5. The bottom line. Near, dry, wet, delayed, and secondary drownings are not medically accepted diagnoses. We urge you to abandon these terms in favor of understanding and communicating drowning as a process that can be mild, moderate, or severe with fatal or nonfatal outcomes. Someone who drowns and survives has suffered a nonfatal drowning.
Drowning is a leading cause of preventable pediatric death. The danger is real and not esoteric or rare, and we should use this as an opportunity to discuss with the media and our patients the most important tool for treating drowning—primary prevention. Such prevention includes swimming lessons, touch supervision for toddlers, life jacket usage, appropriate pool fencing, and continuous, uninterrupted supervision while kids are in the water, even if a lifeguard is present. If a drowning incident still occurs, anyone with symptoms should receive medical attention. Alternative diagnoses should be sought for those with an asymptomatic period of more than eight hours followed by other symptoms developing. Health care providers should understand and share modern drowning science and best practices, which will reduce fear, improve resource utilization, and prevent potentially deadly consequences due to misunderstanding or misinterpretation of incorrect terminology.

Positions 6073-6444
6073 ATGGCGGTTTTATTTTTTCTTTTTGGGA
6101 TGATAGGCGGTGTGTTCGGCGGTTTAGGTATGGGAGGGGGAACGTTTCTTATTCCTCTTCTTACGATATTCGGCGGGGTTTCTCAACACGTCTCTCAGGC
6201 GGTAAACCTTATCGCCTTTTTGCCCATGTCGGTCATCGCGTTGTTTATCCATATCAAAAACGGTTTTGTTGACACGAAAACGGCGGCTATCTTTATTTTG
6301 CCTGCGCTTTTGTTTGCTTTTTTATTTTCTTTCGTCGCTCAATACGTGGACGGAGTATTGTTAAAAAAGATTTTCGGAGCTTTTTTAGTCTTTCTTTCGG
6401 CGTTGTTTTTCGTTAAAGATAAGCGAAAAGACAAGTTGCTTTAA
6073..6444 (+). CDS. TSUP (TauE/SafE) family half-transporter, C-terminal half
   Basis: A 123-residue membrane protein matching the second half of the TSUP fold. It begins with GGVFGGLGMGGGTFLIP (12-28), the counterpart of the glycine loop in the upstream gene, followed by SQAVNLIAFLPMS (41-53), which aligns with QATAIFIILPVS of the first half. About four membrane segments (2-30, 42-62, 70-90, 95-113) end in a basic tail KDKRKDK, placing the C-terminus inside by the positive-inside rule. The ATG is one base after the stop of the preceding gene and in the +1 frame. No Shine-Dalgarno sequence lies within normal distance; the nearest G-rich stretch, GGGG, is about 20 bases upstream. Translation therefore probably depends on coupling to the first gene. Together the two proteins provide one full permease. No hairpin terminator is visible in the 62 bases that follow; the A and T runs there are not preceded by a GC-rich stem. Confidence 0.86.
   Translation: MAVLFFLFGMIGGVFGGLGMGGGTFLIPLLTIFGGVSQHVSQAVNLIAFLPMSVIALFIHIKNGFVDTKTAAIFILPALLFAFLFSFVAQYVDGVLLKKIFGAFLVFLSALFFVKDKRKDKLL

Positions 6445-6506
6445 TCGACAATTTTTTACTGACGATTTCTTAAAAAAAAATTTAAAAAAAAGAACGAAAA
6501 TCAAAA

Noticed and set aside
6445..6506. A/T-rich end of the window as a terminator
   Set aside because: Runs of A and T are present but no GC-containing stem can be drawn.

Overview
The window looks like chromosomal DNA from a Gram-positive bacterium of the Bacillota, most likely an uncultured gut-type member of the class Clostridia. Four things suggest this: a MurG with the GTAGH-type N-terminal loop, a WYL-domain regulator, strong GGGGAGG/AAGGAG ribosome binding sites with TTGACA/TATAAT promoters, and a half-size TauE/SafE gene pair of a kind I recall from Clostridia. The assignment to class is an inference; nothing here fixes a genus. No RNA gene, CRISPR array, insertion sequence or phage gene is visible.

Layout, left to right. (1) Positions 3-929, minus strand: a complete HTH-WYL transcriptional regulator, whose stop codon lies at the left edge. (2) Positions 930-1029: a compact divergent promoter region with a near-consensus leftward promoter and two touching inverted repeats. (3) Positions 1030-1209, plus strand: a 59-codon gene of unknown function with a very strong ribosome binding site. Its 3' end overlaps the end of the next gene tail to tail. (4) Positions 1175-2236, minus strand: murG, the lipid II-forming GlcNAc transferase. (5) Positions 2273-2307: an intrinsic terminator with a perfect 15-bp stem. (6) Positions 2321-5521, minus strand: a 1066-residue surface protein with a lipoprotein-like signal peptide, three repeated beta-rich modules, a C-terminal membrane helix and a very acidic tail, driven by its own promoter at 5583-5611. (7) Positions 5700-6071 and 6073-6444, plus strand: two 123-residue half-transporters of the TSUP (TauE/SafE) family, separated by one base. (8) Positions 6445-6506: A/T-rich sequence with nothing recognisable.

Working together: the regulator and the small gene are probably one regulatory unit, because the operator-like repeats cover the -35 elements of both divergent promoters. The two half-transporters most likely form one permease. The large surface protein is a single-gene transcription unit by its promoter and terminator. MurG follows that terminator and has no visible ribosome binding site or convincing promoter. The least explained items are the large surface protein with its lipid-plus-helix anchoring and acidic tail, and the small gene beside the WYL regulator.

Find peer-reviewed information in the practice guidelines from the Wilderness Medical Society (Wilderness Environ Med2016;27:236; http://bit.ly/2sAR3nL) and the excellent New England Journal of Medicine review by Szpilman, et al. (New Engl J Med 2012;366:2102; http://bit.ly/2sGEU02.) There are also good review articles specifically written for pediatric (PEMNetwork Blog; http://bit.ly/2rEm9Wh) and rural emergency medicine providers (J Rural Emerg Med 2015;2:1; http://bit.ly/2sH9nev) as well as for family practitioners (Am Fam Physician 2016;93:576; http://bit.ly/2roz8w2) and lifeguards. (Starfish Aquatics Institute; http://bit.ly/2sACGQd.)